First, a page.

Recently high nitrogen steels (HNS) are known as advanced materials. Nitrogen alloying gives several beneficial effects on the many properties of steels. However, nitrogen loss unavoidably occurs when HNS is welded with fusion welding process, resulting in the reduction of corrosion resistance as well as mechanical properties. Friction welding is a solid-state joining process, and materials do not melt at the bonding interface. Hence defects associated with melting-solidification phenomena, such as nitrogen loss, weld porosity and weld cracking, do not take place. The objective of the present study is to evaluate the weldability of friction welding of high nitrogen stainless steel contained 1.2mass% nitrogen.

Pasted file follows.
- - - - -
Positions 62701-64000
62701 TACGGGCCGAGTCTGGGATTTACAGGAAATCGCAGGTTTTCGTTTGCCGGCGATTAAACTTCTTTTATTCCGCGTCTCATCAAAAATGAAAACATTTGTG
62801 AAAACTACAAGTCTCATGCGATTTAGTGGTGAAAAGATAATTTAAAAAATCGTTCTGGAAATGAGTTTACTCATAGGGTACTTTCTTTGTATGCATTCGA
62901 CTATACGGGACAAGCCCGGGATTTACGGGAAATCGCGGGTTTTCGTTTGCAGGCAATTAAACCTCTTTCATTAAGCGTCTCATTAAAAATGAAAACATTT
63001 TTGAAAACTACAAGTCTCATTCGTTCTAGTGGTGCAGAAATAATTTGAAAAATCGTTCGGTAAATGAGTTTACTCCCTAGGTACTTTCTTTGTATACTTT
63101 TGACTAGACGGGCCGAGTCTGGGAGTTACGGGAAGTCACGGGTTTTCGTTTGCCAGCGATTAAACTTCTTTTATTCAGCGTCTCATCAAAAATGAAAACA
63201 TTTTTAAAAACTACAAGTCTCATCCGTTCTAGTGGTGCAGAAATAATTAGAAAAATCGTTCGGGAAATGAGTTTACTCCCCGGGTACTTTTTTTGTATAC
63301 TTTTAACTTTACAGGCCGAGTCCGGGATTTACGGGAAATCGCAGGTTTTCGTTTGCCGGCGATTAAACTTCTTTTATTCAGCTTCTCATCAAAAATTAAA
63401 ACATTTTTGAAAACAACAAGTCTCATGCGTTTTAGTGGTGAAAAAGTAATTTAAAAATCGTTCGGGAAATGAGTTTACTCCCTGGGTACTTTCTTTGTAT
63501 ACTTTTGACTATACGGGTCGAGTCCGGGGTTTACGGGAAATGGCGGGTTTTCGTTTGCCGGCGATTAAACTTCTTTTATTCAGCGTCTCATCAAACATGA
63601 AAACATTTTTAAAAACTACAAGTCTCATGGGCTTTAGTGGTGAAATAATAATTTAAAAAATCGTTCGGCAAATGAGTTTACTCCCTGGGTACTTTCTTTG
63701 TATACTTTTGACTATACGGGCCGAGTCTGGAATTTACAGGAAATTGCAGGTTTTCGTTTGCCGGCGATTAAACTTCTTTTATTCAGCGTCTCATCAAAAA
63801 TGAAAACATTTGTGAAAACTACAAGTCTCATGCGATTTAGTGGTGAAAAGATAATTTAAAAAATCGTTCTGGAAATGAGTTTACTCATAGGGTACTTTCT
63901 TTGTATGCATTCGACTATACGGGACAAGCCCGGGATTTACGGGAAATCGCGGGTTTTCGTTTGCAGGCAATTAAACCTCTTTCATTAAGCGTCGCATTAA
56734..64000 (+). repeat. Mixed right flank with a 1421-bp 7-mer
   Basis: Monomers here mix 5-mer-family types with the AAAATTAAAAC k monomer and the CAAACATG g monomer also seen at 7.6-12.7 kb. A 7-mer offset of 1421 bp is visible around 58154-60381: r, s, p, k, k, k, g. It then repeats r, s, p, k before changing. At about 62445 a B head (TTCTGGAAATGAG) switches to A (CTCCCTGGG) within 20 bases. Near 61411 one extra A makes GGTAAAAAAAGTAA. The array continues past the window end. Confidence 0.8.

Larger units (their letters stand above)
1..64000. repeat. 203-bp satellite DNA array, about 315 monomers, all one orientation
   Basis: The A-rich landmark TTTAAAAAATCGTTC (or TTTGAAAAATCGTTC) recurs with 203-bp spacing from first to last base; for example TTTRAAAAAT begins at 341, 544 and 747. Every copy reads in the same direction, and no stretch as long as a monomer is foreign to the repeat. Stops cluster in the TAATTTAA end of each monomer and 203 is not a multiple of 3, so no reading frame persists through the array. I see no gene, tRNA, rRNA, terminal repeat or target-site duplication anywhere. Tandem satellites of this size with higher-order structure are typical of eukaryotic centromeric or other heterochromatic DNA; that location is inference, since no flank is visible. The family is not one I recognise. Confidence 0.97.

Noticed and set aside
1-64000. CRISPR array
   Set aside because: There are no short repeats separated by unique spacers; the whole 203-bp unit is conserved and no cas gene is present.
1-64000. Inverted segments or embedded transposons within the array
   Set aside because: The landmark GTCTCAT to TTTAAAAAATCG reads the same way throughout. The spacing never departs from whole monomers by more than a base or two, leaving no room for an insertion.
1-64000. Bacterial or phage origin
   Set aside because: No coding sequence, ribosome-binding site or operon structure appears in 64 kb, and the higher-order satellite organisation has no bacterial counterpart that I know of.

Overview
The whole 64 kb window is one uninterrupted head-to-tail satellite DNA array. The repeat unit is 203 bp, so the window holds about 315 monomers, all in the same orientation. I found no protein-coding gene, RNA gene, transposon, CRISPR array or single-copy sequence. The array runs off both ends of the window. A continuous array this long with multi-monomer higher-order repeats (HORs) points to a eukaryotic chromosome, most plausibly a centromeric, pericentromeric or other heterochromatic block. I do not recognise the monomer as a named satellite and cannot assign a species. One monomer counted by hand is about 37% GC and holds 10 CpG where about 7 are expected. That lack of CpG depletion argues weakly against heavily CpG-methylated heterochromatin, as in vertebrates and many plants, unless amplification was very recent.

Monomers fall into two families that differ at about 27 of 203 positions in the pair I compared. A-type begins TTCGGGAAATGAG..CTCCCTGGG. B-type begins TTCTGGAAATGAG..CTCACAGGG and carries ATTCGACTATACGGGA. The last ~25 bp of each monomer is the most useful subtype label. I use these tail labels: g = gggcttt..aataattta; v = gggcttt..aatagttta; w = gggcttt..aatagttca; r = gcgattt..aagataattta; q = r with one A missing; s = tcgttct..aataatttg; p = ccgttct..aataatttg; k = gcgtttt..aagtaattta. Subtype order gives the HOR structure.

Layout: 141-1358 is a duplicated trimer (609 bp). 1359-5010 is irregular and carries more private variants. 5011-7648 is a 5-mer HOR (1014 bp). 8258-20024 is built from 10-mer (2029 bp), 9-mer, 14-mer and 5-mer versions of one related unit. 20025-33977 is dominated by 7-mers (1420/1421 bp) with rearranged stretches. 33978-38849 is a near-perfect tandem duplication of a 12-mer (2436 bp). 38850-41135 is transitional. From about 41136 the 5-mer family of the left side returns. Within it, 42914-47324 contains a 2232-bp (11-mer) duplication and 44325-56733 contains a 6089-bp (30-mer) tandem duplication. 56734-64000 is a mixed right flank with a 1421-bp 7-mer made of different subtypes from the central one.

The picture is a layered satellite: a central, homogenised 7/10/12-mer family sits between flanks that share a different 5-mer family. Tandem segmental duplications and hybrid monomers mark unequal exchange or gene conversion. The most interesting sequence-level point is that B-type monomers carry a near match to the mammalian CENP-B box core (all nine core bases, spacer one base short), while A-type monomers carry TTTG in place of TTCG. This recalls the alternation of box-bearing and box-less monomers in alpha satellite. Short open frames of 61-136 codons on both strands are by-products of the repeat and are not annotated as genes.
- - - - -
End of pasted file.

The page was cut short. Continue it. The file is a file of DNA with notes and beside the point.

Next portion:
This research aims at building a turbulent diffusion combustion model based on chemical equilibrium and kinetics for simplifying complex chemical mechanisms. This paper presents the combustion model based on the chemical equilibrium combined with an eddy dissipation model; this model is validated by simulating a H2-air turbulent diffusion flame. In this model, the reaction rate of fuels is estimated by using the equations of the eddy dissipation model. Here, the reacted fuels are assumed to be in chemical equilibrium; the amounts of the other species are determined by the Gibbs free energy minimization method by using the amounts of the reacted fuels, and air as reactants. An advantage of this model is that the amounts of the combustion products can be determined without using detailed chemical mechanisms. Moreover, it can also predict the amounts of the intermediate species. The obtained results are compared with Takagi's experimental data and the data computed by the EDC model, which uses the detailed chemical mechanisms. The mole fractions of H2, O2, H2O, and the temperature obtained by using our model were in good agreement with these reference data without taking into account the chemical reaction rate of H2. Furthermore, the mole fraction of OH is in good agreement with the results of the EDC model in the high-temperature, post-flame region. The present model can be used to simply calculate the amounts of the chemical species, and the temperature by using the chemical equilibrium method and the overall reaction.